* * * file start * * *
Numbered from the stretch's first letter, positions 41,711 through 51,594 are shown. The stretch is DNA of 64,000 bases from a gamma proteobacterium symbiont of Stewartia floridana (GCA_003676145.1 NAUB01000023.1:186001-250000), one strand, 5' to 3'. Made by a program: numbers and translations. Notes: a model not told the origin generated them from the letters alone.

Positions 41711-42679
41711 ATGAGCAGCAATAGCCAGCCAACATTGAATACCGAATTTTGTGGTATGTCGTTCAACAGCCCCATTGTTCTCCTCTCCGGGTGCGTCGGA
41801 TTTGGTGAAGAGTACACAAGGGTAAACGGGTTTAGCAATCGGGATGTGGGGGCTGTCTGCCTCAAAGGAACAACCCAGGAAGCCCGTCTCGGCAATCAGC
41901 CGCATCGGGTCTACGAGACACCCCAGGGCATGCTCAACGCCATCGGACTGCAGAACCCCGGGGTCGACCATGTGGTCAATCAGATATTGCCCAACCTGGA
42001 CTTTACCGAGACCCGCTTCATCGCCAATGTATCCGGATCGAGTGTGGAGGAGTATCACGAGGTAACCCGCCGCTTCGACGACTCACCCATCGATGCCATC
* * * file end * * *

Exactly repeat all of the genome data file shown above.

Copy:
Numbered from the stretch's first letter, positions 41,711 through 51,594 are shown. The stretch is DNA of 64,000 bases from a gamma proteobacterium symbiont of Stewartia floridana (GCA_003676145.1 NAUB01000023.1:186001-250000), one strand, 5' to 3'. Made by a program: numbers and translations. Notes: a model not told the origin generated them from the letters alone.

Positions 41711-42679
41711 ATGAGCAGCAATAGCCAGCCAACATTGAATACCGAATTTTGTGGTATGTCGTTCAACAGCCCCATTGTTCTCCTCTCCGGGTGCGTCGGA
41801 TTTGGTGAAGAGTACACAAGGGTAAACGGGTTTAGCAATCGGGATGTGGGGGCTGTCTGCCTCAAAGGAACAACCCAGGAAGCCCGTCTCGGCAATCAGC
41901 CGCATCGGGTCTACGAGACACCCCAGGGCATGCTCAACGCCATCGGACTGCAGAACCCCGGGGTCGACCATGTGGTCAATCAGATATTGCCCAACCTGGA
42001 CTTTACCGAGACCCGCTTCATCGCCAATGTATCCGGATCGAGTGTGGAGGAGTATCACGAGGTAACCCGCCGCTTCGACGACTCACCCATCGATGCCATC